A couple weeks ago, it was announced that Translink CEO Tom Prendergast was quitting his position, and accepting a job as president of New York City’s Transit Authority. He had only joined Translink in July 2008, and now he has left! I am guessing he didn’t like what he saw.
Prendergast was as positive a force as could be expected in such an organization as Translink, run under the tightest of control of Premier Gordon Campbell.
Here’s an illuminating excerpt, his parting words on the possibilities of light rail for the valley (Surrey Leader, Nov. 24):
Kwantlen Student Association rep Nathan Griffiths said improved transit is needed to serve campuses in Cloverdale and Langley and asked about the potential to extend passenger light rail to the Fraser Valley.
“There’s really no impediment,” Prendergast responded. “It’s overcoming the cultural embracement of SkyTrain that has existed to date.”
He said TransLink is seeking to cut through the pro-SkyTrain “cultural bias” as it embarks on a careful examination of rapid transit technologies for line extensions west along Broadway and south of the Fraser.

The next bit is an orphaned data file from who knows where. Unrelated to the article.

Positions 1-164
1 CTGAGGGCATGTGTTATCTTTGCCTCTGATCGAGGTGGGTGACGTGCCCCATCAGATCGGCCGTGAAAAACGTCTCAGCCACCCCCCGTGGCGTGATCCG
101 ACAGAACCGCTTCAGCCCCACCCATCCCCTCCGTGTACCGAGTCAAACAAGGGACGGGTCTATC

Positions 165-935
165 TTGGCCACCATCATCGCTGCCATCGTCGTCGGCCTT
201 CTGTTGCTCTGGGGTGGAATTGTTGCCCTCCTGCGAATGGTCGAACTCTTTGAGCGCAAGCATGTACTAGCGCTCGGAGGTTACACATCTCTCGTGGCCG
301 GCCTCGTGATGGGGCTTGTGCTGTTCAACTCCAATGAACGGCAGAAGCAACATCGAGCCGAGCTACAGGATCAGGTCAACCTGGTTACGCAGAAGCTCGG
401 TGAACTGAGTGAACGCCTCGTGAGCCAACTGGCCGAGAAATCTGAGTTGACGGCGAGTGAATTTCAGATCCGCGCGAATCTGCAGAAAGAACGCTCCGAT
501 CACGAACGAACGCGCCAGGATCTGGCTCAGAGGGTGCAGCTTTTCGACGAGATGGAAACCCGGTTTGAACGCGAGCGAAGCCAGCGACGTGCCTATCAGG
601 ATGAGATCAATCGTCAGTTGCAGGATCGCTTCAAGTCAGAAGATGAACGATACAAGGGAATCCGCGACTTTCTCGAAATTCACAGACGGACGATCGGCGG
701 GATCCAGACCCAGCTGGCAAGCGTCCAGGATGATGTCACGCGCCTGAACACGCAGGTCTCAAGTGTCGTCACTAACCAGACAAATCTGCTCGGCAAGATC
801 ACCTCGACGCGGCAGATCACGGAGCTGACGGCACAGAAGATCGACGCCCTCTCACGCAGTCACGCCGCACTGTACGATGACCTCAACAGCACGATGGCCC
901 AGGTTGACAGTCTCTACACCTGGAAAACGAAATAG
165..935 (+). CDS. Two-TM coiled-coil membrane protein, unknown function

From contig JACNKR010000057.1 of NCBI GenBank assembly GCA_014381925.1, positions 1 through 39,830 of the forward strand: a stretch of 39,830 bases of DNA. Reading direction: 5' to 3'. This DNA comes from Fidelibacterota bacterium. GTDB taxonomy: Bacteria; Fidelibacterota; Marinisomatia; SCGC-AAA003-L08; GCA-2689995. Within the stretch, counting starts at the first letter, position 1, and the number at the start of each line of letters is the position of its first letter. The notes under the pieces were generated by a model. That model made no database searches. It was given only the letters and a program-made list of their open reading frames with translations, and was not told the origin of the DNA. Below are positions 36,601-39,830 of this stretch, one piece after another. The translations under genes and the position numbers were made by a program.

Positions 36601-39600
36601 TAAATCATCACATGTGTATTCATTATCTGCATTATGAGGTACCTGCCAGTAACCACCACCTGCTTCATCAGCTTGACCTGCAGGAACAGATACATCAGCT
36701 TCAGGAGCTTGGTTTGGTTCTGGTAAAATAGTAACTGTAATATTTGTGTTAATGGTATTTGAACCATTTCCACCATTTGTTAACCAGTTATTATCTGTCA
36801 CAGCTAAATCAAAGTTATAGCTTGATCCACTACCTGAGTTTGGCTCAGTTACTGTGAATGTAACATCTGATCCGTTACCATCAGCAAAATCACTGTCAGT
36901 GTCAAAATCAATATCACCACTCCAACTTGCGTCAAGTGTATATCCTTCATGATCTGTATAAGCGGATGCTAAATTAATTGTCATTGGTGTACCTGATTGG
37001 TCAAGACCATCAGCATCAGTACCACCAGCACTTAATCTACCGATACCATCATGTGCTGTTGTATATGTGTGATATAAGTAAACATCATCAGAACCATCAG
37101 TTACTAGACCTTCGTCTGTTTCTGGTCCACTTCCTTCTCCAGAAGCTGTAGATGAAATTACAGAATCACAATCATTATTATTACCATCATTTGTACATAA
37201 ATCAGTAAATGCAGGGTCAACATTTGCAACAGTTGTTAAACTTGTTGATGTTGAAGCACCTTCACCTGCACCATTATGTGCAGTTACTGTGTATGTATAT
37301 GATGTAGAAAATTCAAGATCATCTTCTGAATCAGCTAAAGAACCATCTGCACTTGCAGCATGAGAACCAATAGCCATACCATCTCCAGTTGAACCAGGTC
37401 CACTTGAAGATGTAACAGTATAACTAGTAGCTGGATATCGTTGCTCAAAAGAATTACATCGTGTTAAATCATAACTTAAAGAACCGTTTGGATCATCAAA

Prendergast predicted the first light rail line that comes to the Lower Mainland will lead to much greater appreciation of its potential.
It’s interesting to think about this “cultural bias” towards Skytrain. Who actually has this bias? It isn’t residents or even politicians in the Fraser Valley: Not a single municipal candidate in Surrey the last election supported Skytrain expansion over light rail. Not a single candidate. Not one!
No, it’s the old-guard politicians of Vancouver, who were around for the previous Skytrain expansions and have the most personal stake in continuing to expand the Skytrain money hole. It’s Mike Harcourt, it’s Gordon Campbell, and others involved in Vancouver’s transportation decisions of the last 25 years.
To anyone who wonders why the problems with Skytrain often take centre stage on this blog, Prendergast answers the question.
To get light rail for the valley, we absolutely must cut through the pro-SkyTrain “cultural bias” that exists, not among the populace of the Fraser Valley, but among Vancouver’s political elite, who all-too-often take it upon themselves to make all the decisions for the rest of us.